The Handmaid’s Tale

Harrowing, slow-burning and as utterly compelling as ever, the second season of the Handmaid’s Tale deepened the drama, while giving us a wider insight into Gilead’s oppressive, violent theocracy. It certainly was uncomfortable watching at times but protagonist June still showed us she was a force to be reckoned with.

Requiem

The supernatural drama thriller Requiem was a sharp, spooky - and often bafflingly complex - series. After the suicide of her mother, a box of press clippings led Matilda to the fictional Welsh town of Penllynith to investigate the mysterious 1994 disappearance of toddler Carys.

Vanity Fair

Based on William Makepeace Thackeray’s Victorian novel, this adaption featured an all-star cast. Set against the backdrop of the Napoleonic Wars, this costume drama followed the feisty and scheming Becky Sharp as she attempted to escape poverty and ascend the heights of English Society.

We could go on to say how much we truly enjoyed Innocent, Wanderlust, Collateral, A Very English Scandal, Kiri, Hard Sun, Butterfly, McMafia, Ordeal by Innocence, Come Home, The Woman in White, The Split and Strangers but we just don’t have the space.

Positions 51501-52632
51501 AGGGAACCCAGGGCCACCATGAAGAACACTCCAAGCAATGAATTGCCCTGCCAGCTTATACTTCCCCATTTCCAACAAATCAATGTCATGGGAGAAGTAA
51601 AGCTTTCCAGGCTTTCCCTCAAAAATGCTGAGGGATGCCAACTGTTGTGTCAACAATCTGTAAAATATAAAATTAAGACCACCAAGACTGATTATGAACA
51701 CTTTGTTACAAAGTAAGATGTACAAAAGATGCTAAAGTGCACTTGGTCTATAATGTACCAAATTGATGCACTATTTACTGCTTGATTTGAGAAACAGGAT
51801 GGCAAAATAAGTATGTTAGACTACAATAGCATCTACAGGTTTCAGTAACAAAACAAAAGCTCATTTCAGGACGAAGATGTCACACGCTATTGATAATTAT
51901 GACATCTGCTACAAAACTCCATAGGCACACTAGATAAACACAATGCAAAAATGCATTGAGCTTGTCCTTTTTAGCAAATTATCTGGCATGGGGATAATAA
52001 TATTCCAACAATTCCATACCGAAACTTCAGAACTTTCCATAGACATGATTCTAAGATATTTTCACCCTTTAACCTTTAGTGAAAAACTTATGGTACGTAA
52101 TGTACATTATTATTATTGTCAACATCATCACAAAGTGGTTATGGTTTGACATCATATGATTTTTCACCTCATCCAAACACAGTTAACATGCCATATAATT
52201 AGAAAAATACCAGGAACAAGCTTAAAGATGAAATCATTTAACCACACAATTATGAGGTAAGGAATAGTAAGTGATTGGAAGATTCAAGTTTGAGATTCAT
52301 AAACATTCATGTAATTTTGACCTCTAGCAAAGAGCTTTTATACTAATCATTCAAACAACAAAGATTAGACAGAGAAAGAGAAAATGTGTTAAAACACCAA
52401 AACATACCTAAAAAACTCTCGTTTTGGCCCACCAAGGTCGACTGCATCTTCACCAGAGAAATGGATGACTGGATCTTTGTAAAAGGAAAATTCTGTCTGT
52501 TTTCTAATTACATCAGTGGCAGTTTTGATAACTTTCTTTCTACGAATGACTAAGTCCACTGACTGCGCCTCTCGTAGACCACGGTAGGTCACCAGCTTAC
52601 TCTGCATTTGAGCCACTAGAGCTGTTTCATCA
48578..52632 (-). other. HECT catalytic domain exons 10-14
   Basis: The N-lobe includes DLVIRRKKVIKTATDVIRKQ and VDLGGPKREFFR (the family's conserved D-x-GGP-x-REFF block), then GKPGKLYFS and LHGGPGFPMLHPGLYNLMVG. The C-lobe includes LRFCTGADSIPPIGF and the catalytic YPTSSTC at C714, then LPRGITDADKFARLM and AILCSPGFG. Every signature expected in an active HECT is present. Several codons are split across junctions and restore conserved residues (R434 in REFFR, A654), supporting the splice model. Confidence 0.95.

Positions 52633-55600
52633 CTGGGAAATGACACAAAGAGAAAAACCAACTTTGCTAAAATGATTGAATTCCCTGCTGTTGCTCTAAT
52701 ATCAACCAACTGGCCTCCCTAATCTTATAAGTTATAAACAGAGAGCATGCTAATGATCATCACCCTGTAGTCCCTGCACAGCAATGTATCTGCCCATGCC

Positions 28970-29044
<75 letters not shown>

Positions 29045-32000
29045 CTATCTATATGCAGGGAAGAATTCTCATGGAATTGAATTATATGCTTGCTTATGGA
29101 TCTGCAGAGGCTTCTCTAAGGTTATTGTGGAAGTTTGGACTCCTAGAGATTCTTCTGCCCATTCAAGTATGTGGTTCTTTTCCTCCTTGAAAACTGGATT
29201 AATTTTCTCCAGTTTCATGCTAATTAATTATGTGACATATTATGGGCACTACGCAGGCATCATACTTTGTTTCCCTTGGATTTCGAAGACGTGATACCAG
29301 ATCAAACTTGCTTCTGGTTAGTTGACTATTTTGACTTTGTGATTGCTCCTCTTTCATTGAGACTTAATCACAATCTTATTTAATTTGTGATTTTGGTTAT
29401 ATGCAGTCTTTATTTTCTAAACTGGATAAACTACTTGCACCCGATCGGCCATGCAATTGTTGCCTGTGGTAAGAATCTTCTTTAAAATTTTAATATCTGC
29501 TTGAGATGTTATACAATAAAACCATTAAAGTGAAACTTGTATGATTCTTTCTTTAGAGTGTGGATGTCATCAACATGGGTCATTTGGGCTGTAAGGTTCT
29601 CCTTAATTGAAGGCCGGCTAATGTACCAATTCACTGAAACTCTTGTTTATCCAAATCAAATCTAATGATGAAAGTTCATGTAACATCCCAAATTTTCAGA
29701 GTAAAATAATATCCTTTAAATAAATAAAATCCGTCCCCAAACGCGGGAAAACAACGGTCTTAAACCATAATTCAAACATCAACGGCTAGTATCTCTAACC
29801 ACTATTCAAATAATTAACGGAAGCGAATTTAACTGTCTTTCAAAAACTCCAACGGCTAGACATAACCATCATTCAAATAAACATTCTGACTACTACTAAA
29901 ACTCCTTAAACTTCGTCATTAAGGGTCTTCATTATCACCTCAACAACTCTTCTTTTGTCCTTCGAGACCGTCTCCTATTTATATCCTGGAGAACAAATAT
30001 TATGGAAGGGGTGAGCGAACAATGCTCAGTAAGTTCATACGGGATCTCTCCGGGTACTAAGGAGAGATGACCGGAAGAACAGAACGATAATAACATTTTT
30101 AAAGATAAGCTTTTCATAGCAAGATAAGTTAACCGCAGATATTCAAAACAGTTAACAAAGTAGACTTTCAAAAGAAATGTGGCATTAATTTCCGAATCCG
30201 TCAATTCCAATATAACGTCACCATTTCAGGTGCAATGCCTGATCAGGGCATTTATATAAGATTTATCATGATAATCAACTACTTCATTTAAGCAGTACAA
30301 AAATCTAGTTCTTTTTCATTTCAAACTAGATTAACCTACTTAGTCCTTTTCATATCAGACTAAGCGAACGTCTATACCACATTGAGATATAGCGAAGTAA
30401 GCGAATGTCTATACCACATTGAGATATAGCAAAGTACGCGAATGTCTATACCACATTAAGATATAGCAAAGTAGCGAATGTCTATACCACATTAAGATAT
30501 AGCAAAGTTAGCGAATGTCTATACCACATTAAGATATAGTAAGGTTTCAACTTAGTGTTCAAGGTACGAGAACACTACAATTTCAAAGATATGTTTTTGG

As 2018 comes to an end, we’re already excited about what 2019 will bring us.

Don’t let interference on your small screen spoil the drama. If you notice new interference to Freeview – there’s a small chance it may be due to 4G mobile signals. We’re here to help – 0808 13 13 800 (free from UK landlines and mobiles).
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                    [post_content] => If ‘I’m a celebrity… get me out of here’ has inspired you to seek out some winter sunshine or made you want to simply get away from it all, there are a couple of travel channels on Freeview that might inspire you.